The University of Chicago and Rush University have received a $20M, five-year grant from the National Institutes of Health (NIH) to establish a Center for Multiple Chronic Diseases Associated with Health Disparities. The National Institute on Minority Health and Health Disparities, a division of the NIH, awarded grants to establish 11 new Centers across the country to support clinical research to improve health in minority communities.
UChicago and Rush will use the grant to launch the Chicago Chronic Condition Equity Network (C3EN), a project that will focus research efforts on addressing health disparities for African Americans and Latinos in the Chicago region. The Network is designed to facilitate community-based research across the area, connecting existing community-based organizations and small medical practices with large academic medical institutions. It will support three clinical trials focused on reducing health problems associated with obesity and heart disease, with the flexibility to support research in other areas, including HIV, substance abuse, and social factors that affect health like crime and poverty.
“It’s really hard to do this kind of research in community organizations and small medical practices that are scattered across the city and serve different neighborhoods,” said Elbert Huang, MD, Professor of Medicine and Public Health Sciences at UChicago and Co-Director of C3EN with Elizabeth Lynch, PhD, Associate Professor of Preventive Medicine at Rush. “This really gives us the ability to build a true community research network that makes more connections across organizations at a much larger, regional scale.”
The first clinical trial, led by Arshiya Baig, MD, Associate Professor Medicine at UChicago, is called VIDA, or Virtual Diabetes Group Visits Across Health Systems. Instead of visiting a doctor and attending diabetes educations classes individually, patients in this trial will have combined, online doctor visits and classes with a group of other patients. The research will also take place across two Chicago medical systems: Access Community Health, a network of Federally Qualified Health Centers, and Advocate Health. The combination of multiple patient populations with different diabetes care options will give researchers unique insight into how the effects of the virtual group visits are affected by their setting.
The second trial, led by Megan Huisingh-Scheetz, MD, Assistant Professor of Medicine at UChicago, will use an Amazon Alexa-based voice assistant called EngAGE to deliver exercise programming to older adults in their home to reduce frailty. Huisingh-Scheetz has already developed and tested the system with a pilot group of residents at an assisted living facility. The new trial will provide the system to homebound, older African American patients with multiple chronic conditions and their caregivers to test its effectiveness versus a control group that receives paper handouts with exercise routines.
The third trial is also an exercise-based research project. Keep It Movin’, or KIM, led by Lynchand Steve Rothschild, MD, Chair of Family Medicine at Rush, will tap into church communities to test an intervention to improve mobility in African Americans with functional limitations and multiple chronic illnesses. In this randomized trial of 24 Chicago-area churches, some congregations will be offered an intensive exercise class. The goal of this trial is to understand the effects of a social network who can encourage other church members to participate in the program and exercise more often.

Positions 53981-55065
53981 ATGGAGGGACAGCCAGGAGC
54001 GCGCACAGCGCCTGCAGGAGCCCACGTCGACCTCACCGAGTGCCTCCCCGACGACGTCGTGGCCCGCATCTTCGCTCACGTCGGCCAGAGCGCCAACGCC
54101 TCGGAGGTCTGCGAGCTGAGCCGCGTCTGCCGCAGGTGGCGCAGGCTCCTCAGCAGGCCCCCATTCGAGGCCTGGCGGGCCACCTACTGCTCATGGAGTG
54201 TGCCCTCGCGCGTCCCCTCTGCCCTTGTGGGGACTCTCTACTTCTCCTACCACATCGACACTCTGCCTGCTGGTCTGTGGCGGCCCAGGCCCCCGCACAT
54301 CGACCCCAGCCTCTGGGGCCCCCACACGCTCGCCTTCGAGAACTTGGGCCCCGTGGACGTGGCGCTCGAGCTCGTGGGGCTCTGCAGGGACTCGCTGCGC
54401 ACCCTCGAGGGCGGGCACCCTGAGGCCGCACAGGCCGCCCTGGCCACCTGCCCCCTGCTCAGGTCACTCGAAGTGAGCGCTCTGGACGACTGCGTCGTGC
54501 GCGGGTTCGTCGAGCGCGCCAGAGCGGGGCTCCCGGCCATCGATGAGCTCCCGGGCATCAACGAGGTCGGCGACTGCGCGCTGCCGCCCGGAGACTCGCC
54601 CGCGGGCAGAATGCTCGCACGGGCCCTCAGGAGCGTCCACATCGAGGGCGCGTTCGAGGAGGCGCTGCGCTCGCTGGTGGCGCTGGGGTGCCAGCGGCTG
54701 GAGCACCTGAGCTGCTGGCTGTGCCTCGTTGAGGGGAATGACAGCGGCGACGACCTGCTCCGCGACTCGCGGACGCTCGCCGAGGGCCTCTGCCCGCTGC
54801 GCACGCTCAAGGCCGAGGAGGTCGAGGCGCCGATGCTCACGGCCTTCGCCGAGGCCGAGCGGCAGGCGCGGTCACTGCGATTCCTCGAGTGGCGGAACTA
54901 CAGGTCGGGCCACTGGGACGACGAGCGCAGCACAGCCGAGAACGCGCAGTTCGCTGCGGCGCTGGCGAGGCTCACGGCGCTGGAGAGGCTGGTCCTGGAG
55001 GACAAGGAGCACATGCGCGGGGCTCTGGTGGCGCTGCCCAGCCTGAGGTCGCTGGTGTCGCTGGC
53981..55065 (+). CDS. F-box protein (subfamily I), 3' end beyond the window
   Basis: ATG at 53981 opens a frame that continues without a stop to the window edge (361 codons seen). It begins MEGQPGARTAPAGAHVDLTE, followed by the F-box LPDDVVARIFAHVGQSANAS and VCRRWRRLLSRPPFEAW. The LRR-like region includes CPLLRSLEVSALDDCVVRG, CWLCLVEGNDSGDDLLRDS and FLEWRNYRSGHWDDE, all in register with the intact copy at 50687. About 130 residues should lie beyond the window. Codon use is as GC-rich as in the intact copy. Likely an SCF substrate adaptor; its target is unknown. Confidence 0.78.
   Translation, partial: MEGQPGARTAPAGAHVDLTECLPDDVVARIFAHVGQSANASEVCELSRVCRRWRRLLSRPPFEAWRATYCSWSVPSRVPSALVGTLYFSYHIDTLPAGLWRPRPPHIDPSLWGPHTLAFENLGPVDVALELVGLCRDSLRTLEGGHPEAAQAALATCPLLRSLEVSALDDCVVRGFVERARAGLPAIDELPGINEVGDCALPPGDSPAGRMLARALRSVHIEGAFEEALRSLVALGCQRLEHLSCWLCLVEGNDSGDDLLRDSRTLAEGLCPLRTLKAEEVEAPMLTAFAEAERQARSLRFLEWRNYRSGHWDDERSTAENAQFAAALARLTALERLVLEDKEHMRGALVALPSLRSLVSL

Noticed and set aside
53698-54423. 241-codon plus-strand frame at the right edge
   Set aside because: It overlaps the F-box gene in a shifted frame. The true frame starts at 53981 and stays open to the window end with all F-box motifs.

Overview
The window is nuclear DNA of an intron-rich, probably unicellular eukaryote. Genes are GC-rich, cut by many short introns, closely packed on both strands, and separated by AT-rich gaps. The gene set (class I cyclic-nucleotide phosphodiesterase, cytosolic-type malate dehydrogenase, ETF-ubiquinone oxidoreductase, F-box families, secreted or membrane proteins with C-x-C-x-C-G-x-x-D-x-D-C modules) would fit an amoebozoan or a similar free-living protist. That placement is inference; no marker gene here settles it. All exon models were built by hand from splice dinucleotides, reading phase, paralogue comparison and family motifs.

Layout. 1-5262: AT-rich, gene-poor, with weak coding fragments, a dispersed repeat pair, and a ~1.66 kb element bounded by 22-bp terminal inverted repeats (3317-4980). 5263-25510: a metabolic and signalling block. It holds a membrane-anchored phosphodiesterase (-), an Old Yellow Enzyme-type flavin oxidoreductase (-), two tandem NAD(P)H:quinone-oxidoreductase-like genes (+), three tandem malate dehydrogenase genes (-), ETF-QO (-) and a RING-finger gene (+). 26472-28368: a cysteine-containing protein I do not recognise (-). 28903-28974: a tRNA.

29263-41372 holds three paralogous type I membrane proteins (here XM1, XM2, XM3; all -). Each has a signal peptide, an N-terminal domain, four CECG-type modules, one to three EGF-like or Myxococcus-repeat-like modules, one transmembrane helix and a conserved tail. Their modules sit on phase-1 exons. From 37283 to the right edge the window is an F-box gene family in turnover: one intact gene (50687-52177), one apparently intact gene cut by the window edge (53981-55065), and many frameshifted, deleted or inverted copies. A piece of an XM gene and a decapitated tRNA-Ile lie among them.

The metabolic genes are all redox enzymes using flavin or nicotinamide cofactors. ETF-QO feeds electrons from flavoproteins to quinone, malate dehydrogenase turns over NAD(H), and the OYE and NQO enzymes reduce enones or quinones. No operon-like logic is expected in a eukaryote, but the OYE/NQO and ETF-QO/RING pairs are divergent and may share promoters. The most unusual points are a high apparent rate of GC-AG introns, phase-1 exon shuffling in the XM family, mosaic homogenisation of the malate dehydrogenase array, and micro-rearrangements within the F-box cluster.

“These are all fairly ambitious trials, in terms of their effort to reach across the city in totally different settings,” Huang said. “But they all share the same themes of social connection, to get people to encourage their friends and family to make behavior changes that will improve their health.”
The Network will also establish research core teams to engage with community organizations and provide funding and research mentorship for pilot projects. The Community Engagement Core, led by Doriane Miller, MD, Professor of Medicine and Director of the Center for Community Health and Vitality at UChicago, along with David Ansell, MD, Senior Vice President for Community Health Equity at Rush and Sheila Dugan, MD, Interim Chair of Physical Medicine at Rush, will take a holistic approach to health disparities research that includes local medical systems, community health centers, public health agencies, and community-based organizations. Miller’s team will facilitate partnerships among community stakeholders and researchers to co-design research projects that incorporate input from community members.
Finally, the Investigator Development Core will award six grants of up to $50,000 per year to early-stage investigators to conduct pilot projects addressing health disparities, prioritizing those working with community organizations. The awards will be determined by a council composed of community leaders and researchers who meet regularly to identify promising projects.
“This is all going to be hard work, but it will push us to make connections between young investigators and the communities they want to serve,” Huang said. “We want to plant the seeds for the next generation of researchers and community leaders to launch programs that will improve people’s lives in a meaningful way.”
About the University of Chicago Medicine and Biological Sciences
The University of Chicago Medicine & Biological Sciences is one of the nation's leading academic medical institutions. It comprises the Pritzker School of Medicine, a top 10 medical school in the nation; the University of Chicago Biological Sciences Division; and the University of Chicago Medical Center. Twelve Nobel Prize winners in physiology or medicine have been affiliated with the University of Chicago Medicine.